• DEPRESSION, DIFFICULTY CONCENTRATING, FEELING NUMB, SUICIDE ATTEMPTS OR GESTURES.
    • CONVERSION DISORDERS: TEMPORARY BLINDNESS
  • 21. BEHAVIORAL CLUES
    • NERVOUS OR INAPPROPRIATE LAUGTHER OR SMILING (TINGED WITH FEAR)
    • CRYING, SIGHING, OR HYPERVENTILATING.
    • ANXIOUS, JUMPY, FURTIVE LOOKS AT THE EXAMINATION ROOM DOOR.
    • DEFENSIVENESS, ANGER
    • EYES AVERTED OR DOWNCAST, FEARFUL OF EYE CONTACT
    • PARTNER: OVERLY ATTENTIVE OR DEFENSIVE: DOES NOT WANT TO LEAVE HER ALONE .
  • 22. VERBAL
    • MINIMIZES SERIOUSNESS OF INJURIES
    • GIVES EXPLANATIONS OF INJURIES INCONSISTENT WITH ACTUAL INJURY
    • TALKS ABOUT “A FRIEND” WHO HAS BEEN ABUSED
    • REFERS TO PARTNER’S ANGER OR TEMPER
    • REFERS TO PARTNER AS BEING VERY JEALOUS
    • SAYS SHE WILL HAVE TO CHECK WITH PARTNER ABOUT ANY TREATMENT SUGGESTIONS
    • IF PARTNER IS PRESENT, PATIENT WILL DEFER TO HIM TO ANSWER
    • QUESTIONS, OR LOOK AT HIM BEFORE ANSWERING QUESTIONS.
  • 23. Homosexuals
    • Similar prevalence of domestic violence exist in gay and lesbian relationships with the same physical and emotional consequences
    • Often primary care providers should be aware of homophobia
    • Gay and lesbian patients have difficulty disclosing abusive relationships
  • 24. Screening for domestic violence
    • Health care providers often feel awkward about broaching the subject of domestic violence with their patients.
    • Questions about domestic violence should be a routine part of the history and physical examination for all female patients.
    • Show support and be nonjudgmental in your interaction with your patient.
    • If answer is vague or evasive, more direct questions must be asked to determine if abuse is taking place.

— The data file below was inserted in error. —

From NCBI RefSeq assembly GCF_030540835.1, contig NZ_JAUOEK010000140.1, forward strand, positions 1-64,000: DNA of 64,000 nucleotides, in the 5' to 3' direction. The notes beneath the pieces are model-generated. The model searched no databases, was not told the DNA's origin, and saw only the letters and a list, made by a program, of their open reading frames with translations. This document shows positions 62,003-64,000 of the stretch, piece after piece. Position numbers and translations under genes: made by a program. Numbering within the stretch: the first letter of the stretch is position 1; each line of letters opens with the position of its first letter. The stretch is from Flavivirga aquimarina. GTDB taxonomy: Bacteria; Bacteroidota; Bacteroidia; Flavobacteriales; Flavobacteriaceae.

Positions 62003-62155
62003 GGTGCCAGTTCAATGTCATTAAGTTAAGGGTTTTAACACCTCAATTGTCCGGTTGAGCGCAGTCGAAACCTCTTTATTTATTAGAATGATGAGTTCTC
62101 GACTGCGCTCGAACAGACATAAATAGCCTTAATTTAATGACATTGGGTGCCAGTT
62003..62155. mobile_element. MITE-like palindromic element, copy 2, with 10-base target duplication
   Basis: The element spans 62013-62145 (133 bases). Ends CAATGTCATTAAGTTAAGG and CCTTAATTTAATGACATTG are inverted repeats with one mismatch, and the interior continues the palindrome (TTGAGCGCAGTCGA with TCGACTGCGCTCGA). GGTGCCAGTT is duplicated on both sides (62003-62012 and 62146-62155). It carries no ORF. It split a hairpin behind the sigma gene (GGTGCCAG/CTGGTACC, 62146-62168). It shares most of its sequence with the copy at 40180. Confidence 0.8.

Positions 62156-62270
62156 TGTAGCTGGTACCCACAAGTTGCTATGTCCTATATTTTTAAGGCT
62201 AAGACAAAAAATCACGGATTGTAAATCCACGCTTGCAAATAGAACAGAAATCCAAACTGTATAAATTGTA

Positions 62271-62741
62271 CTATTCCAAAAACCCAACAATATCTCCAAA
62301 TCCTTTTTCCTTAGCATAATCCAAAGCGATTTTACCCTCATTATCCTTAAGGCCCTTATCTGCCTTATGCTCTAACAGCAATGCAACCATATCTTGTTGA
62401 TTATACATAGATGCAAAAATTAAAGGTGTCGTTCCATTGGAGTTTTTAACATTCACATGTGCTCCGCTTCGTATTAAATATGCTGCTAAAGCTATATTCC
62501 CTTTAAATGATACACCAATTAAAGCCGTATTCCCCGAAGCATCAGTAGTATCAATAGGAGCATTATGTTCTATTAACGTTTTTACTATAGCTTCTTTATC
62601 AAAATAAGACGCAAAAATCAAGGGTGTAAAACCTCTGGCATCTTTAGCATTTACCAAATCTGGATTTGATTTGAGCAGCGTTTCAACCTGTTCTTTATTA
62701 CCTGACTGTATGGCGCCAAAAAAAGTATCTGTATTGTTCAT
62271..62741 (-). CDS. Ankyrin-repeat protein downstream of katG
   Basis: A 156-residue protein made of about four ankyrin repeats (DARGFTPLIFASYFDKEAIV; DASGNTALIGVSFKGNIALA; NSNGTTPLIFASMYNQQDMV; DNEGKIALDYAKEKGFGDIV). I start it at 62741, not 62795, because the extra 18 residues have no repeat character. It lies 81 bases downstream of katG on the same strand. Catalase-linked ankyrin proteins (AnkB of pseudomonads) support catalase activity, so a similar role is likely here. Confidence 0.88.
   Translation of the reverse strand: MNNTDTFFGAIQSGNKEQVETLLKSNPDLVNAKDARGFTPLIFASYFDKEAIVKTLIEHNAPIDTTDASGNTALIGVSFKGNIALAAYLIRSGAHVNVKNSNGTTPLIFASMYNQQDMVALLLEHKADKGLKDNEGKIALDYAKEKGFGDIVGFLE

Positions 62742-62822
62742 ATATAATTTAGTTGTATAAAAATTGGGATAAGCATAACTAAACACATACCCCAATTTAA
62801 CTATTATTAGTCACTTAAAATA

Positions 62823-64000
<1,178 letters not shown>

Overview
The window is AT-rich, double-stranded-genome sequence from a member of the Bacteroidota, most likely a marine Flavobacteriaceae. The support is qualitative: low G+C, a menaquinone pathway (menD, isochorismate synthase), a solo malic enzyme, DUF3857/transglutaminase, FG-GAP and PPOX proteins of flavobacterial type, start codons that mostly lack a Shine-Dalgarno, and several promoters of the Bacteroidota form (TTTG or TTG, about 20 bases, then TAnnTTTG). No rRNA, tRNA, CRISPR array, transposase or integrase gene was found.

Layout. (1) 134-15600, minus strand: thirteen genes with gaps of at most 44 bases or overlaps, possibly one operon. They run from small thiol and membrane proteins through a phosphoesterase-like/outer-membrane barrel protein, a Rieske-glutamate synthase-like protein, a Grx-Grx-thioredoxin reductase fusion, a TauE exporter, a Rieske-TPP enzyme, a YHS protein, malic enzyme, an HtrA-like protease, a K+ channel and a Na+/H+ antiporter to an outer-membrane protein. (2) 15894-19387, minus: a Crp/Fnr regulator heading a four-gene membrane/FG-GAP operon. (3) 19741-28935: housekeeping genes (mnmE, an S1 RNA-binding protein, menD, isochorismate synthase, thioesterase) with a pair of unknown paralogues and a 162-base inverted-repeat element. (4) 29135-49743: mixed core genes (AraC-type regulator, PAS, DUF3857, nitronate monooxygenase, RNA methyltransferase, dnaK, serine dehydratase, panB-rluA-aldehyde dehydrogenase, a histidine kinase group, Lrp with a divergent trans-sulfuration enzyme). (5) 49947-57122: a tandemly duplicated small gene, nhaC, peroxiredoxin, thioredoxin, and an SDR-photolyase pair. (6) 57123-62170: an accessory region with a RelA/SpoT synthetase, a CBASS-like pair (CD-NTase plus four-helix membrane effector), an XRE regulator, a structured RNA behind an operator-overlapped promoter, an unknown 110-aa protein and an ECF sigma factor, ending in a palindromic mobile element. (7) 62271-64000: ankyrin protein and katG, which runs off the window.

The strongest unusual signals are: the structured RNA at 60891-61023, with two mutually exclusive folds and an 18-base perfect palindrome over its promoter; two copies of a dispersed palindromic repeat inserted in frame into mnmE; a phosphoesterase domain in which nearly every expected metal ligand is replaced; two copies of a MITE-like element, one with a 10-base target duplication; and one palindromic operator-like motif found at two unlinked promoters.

• 25. SCREENING QUESTIONNAIRE
    • Five simple screening questions known by the acronym PEACE can be made part of any intake Questionnaire.
    • 1- Have you ever been in a relationship in which you have been Physically hurt by a partner or someone you love?
    • 2- Have you ever felt you are “walking on Eggshells ” to avoid conflicts with a partner or someone you love?
    • 3- Have you ever been sexually Abused, threatened or forced to have sex, or participate in sexual practices when you did not want to?
    • 4- Has your partner or someone you love tried to Control where you go, what you do, who you talk to or who your friends are?
    • 5- Have you ever been Emotionally abused or threatened by a partner or someone you love?
  • 26. TREATMENT
    • TREAT
    • DOCUMENT
    • EDUCATE
    • DON’T RESCUE!!!
  • 27. Treatment
    • First task is to treat the patient’s medical condition.
    • Document your findings. Consult expert .
    • When extent of abuse becomes apparent, your emotions of outrage, sympathy and caring may be aroused. You may be tempted to rescue the victim.
    • IT IS NOT Your function to get her to leave the batterer, SHE NEEDS to reach that decision herself .
  • 28. GIVING ASSURANCES
    • Create a supportive environment .
    • Assure the patient confidentiality and privacy.
    • Point out to her that she is a survivor.
    • Commend her for taking the first step toward improving her life and that of her children.
    • Emphasize that no one has the right to hurt others.
    • Provide her with information about the resources available for battered women and their children.
  • 29. What to Avoid
    • Do not insist that the battered woman terminate the relationship
    • Remember, due to the barriers discussed above, it will usually take multiple attempts at leaving the domestic violence situation before a survivor succeeds in resisting the batterer’s pressure to return.
  • 30. SAFETY PLANNING
    • Before the end of the first visit, you need to review the patient situation with her.
    • Your primary aim is not to get her to take action but simply to focus on safety for herself.
    • First and foremost is her immediate safety if she returns home. Most murder/suicide in abusive relationships happen at this juncture. HENCE SAFETY PLANNING IS CRITICAL.
  • 31. Conclusion
    • Treating patients who are in domestic violence situations is a necessary part of health care.
    • Given the high number of incidents related to domestic violence that go unrecognized in the health care system, it is imperative that health care providers become part of the solution rather than part of the problem.
    • Create increased awareness not only among health care providers, but all support personnel.
  • 32. Conclusion
    • It is a team effort to work with the victims as you treat their injuries, supportively listen to their stories, and educate them on the options available to them. This is how you collectively build a bridge out of their isolation.

×